Replaceability

I’ll write about Christmas and such sometime, but right now this is what I’m thinking about.

I sometimes think about animal rights. Not really often, but I occasionally do. The other day, I think I had a pretty sensible thought about them.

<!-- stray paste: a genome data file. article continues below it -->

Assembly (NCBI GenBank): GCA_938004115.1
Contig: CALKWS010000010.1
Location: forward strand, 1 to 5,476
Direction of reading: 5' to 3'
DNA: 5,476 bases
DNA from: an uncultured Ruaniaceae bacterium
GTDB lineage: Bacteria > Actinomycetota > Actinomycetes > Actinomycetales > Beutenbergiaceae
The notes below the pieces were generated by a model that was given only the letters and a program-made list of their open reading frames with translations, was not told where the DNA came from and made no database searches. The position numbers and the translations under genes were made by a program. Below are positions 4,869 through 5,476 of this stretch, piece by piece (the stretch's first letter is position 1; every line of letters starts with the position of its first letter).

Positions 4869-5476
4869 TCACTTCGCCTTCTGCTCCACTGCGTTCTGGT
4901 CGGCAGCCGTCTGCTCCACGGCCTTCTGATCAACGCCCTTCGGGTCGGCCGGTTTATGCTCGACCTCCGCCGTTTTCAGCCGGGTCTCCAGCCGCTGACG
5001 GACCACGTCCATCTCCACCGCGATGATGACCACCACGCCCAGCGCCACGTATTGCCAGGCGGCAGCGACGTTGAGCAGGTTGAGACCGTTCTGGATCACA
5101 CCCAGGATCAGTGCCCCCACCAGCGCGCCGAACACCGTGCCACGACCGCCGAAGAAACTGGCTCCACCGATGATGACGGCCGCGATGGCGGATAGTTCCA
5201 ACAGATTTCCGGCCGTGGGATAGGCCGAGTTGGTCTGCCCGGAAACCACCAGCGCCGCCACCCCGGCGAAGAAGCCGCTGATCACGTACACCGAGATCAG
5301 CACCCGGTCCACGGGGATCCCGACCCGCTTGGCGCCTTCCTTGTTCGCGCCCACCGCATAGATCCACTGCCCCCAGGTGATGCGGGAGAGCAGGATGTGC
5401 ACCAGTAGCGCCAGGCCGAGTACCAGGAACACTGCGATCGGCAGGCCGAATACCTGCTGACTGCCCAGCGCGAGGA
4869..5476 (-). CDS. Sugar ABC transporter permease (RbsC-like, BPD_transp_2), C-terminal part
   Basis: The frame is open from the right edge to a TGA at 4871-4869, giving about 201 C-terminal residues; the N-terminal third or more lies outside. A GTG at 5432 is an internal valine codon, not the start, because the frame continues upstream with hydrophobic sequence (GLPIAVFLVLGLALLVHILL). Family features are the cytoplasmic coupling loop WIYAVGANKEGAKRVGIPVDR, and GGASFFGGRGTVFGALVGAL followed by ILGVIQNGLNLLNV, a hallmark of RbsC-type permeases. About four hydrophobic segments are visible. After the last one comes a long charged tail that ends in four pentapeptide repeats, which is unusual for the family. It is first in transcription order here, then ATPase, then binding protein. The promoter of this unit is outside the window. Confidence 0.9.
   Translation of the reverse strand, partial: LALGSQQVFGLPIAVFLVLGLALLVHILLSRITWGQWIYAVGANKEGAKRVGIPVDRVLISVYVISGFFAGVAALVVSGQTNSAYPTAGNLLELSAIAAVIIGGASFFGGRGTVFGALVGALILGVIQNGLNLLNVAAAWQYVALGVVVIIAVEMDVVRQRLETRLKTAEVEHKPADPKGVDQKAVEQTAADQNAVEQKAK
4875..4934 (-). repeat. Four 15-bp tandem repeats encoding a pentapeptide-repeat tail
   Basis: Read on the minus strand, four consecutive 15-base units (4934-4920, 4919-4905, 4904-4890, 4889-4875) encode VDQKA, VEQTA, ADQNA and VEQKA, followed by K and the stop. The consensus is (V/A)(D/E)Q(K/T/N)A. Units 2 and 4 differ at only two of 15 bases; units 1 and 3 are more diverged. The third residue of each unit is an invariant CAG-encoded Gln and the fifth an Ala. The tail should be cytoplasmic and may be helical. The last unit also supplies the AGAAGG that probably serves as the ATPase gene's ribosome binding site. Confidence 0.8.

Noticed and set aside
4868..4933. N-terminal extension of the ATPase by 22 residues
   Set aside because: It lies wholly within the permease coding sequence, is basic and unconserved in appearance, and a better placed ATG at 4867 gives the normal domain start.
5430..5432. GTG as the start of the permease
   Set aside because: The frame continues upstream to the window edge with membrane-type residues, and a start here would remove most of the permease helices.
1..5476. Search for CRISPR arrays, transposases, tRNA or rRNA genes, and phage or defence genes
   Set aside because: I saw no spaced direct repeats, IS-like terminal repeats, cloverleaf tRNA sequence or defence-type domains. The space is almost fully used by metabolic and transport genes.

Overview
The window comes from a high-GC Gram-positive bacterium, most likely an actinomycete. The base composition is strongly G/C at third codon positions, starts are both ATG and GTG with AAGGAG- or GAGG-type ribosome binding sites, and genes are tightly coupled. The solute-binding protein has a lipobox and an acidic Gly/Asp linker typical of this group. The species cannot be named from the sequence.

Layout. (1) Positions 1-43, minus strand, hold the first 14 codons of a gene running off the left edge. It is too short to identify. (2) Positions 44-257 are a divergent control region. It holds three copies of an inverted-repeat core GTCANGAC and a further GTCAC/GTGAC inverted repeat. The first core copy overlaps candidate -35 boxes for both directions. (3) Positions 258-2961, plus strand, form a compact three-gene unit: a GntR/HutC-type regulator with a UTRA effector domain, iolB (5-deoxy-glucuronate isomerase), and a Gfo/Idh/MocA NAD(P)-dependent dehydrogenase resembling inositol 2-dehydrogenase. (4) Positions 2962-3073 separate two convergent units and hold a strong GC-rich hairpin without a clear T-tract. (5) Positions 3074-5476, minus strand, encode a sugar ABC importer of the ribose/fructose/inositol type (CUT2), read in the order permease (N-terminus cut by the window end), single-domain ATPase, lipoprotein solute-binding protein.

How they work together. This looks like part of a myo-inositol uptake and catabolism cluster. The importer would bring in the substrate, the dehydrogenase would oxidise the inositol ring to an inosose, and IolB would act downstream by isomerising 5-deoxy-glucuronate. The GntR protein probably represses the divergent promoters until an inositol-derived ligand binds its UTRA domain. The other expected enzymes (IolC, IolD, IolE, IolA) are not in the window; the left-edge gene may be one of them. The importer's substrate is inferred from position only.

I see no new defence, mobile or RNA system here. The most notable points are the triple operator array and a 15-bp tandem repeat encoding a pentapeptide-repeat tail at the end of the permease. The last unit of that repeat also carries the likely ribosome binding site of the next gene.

I’ll start off by noting where I’m coming from as regards animal rights. I eat meat; this isn’t a secret. For a little while, as I first started thinking of vegetarianism as a valid idea that people could have, and not as a kind of crazy thing that only other people do, I didn’t know exactly how to justify the eating of meat to myself. Later on, I figured out an idea that’s worked for me, which is that the entire ecosystem is predicated on animals eating other animals—as surely as it’s predicated on other animals eating plants and on plants eating sunlight. Now, something I’m not in favor of is factory farming. That there is some messed-up stuff, and if you don’t want to take my word for it, you can go to pretty much any website about veganism and they’ll be more than eager to tell you the details. Suffice it to say, there are some animal rights being seriously violated in those places. So, my preference would be eating meat that has been raised humanely and killed humanely, or, even better, that I (or someone I know) have hunted, killed, and butchered myself. I still eat factory-farmed meat for a few reasons. One is the pretty lame reason that meat is so tasty and the majority of it that I’m likely to ever come across is factory-farmed. (However, for an exception see Chipotle.) Another is that it’s harder to follow a vegetarian diet while getting all the right nutrients and that, as far as I can see, it takes a fair amount of effort to avoid meat. And another is that factory-farmed plants aren’t without their own special set of problems, with which I also take issue, but which I definitely can’t avoid. I still make an effort to eat reputable meat. While I’m at college I eat the dining hall’s meat, which is of unknown and probably unsavory origins, but when I cook for myself I’ve only used meat from Dayton Meats in Malcom, Iowa. Actually, I’ve mostly avoided meat in cooking for myself, since I don’t use cook for myself often enough to keep meat from rotting and getting wasted. If I didn’t eat meat at the dining hall, it would get thrown out at the end of the meal, so I might as well.